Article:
Self-published authors have done similar things with their books. It’s a great way to create collector’s editions for super fans. One recent example is the two different cover versions for the Magnolia Parks books: one from the publisher and one from the author. Some fans will opt to buy one version or the other, while other fans will buy both, even though the content inside is the same.
Taylor Swift went even further with the Midnights special editions, though. There’s also the 3am edition of Midnights, which contains an extra seven tracks. And there’s The Til Dawn Edition, which features the 3am bonus tracks as well as three additional tracks.
There’s an additional lesson that self-published authors can learn from these Taylor Swift album covers and special editions, though: beware of fans deciding that too many versions of essentially the same thing might just be a cash grab. Multiple versions of 1989 were released on vinyl, along with even more versions of Midnights. And while some fans ate it up, there has definitely been some backlash.
Design Lessons from Specific Taylor Swift Album Covers
While the above lessons from the various editions of Taylor Swift album covers are important, we can also look at individual covers from a design perspective.
Let’s start with the album cover for Lover. This was Taylor’s first album released after she left Big Machine Records, and was released by Republic Records. The album cover for Lover is bright and gives an optimistic feeling. The pastel clouds also give the cover a dreamy quality.
Take a look at a few book covers with similar aesthetics below:
Next, we’ll look at the album cover for Folklore. This cover uses a black and white image of Taylor standing in the forest, small compared to her surroundings.
Unsurprisingly, there aren’t a ton of book covers that are exclusively black and white. That said, there are covers that use similar imagery, including the sense of scale and tree elements. Check out these book covers for reference:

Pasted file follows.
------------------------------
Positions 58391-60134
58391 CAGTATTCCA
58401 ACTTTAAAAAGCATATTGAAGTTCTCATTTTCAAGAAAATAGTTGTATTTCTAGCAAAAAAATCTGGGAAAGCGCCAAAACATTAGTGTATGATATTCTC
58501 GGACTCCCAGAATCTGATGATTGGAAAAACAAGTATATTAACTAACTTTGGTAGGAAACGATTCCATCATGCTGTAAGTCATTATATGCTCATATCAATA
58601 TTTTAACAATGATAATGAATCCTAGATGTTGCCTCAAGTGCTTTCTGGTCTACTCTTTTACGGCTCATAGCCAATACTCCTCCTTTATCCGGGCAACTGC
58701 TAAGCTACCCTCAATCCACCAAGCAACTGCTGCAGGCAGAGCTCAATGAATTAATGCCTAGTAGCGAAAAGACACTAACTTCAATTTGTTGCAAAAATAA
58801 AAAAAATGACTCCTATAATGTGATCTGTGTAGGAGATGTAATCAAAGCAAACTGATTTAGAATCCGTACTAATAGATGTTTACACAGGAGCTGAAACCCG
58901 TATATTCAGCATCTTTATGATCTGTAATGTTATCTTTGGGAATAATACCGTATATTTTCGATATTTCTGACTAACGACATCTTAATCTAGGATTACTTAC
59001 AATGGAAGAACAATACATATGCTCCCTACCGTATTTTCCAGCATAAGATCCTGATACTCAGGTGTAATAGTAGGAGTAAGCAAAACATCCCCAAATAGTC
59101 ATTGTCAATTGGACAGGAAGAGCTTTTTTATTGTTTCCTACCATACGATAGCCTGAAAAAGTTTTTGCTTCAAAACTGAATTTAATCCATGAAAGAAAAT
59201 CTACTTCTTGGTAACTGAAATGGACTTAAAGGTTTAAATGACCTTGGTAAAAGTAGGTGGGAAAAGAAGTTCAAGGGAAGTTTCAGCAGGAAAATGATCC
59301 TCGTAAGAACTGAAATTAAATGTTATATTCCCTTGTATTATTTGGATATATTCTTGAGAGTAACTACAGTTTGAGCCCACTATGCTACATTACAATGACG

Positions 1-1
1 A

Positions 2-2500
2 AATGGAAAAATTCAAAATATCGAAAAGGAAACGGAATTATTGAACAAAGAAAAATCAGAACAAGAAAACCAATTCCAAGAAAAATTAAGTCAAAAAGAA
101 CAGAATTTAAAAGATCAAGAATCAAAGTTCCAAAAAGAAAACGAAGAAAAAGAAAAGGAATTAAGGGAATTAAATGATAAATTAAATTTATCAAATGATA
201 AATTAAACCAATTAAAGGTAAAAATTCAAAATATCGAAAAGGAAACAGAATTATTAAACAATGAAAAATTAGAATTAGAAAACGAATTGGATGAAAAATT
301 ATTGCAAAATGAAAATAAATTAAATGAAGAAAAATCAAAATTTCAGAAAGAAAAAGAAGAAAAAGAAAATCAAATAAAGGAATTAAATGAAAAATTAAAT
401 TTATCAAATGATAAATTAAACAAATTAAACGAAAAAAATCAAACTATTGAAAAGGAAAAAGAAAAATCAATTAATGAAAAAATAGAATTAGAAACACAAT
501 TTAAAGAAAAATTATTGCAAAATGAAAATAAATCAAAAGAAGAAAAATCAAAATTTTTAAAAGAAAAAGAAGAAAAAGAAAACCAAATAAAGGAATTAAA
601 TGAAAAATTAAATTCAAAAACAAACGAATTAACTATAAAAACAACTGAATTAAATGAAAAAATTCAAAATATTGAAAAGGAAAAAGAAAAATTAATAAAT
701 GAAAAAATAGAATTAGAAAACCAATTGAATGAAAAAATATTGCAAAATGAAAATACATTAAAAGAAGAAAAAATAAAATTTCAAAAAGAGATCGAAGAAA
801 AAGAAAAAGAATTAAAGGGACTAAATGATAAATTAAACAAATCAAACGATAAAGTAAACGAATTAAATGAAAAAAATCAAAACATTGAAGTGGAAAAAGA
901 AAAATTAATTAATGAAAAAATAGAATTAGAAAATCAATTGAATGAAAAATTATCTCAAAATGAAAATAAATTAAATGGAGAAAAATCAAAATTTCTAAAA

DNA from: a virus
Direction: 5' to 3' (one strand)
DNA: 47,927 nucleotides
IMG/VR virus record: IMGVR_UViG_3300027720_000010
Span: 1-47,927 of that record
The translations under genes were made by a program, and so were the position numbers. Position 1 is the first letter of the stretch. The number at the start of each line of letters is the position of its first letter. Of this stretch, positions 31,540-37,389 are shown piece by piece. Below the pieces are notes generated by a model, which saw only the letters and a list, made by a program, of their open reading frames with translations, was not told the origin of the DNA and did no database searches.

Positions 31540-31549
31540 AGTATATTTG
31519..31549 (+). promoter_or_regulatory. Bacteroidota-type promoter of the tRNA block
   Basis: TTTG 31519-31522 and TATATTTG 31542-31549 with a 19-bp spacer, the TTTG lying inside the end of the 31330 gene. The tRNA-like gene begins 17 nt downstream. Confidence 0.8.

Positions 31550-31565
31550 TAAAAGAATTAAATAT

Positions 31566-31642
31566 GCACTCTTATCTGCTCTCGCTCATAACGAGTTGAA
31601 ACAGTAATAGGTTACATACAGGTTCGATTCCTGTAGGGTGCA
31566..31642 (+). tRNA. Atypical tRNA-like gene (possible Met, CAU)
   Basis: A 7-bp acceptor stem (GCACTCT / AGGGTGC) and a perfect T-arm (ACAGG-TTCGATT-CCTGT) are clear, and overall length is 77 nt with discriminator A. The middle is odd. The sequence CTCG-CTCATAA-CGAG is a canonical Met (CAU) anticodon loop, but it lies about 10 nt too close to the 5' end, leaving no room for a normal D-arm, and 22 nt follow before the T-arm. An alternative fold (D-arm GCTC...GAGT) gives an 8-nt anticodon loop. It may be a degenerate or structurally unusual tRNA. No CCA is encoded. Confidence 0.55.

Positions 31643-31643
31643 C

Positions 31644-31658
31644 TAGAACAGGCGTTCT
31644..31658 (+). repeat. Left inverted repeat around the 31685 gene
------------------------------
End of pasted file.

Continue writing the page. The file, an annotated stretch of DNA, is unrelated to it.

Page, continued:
Evermore, Swift’s ninth studio album, was released in 2020. The cover is simple: it’s an image of Taylor’s back from mid-arm up, with her signature blond hair in a long braid and wearing a flannel shirt. There’s a sense of mystery to the cover, even though her fans will immediately recognize her.
Book covers in a wide variety of genres can use similar imagery to evoke a sense of mystery in potential readers. Hiding the face of the main character can also help readers picture themselves within the story. Check out these examples, and note that there’s more than one way to hide a character’s face:
Finally, let’s take a look at the original version of Reputation, released in 2017, her final album with Big Machine Records. The album cover artwork for Reputation was a big departure from her previous albums, with a much more raw look and typographic details that mimic newspaper print. (This was released after the conflict between Swift and Kanye West and Kim Kardashian had mostly died down.)
Let’s take a look at some book covers with similar typographic elements:
Some of the covers above use newspaper-style type, while another uses parts of handwritten letters. And then there’s the one that gives the impression of a page that has had its text censored out, leaving only the title and author name behind.
Takeaways from Taylor Swift Album Covers for Book Cover Designers
Whether you’re designing a book cover for the standard version of your own book (or working with a designer to do so) or you’re creating a collector’s edition of your book, you can learn from the designers behind Taylor Swift’s album covers. First of all, consider your target audience. Who are your readers and what kind of cover will appeal to them?
Second, do you have a big enough audience to warrant releasing special editions of your books? While special editions can be fun to create, if they don’t sell, you may be wasting your time and money. (Spend that time and money on further marketing the regular edition of your book!)
And third, be careful not to go overboard with special versions or collector’s editions. While your super fans may love them, you may alienate other fans if you go too far.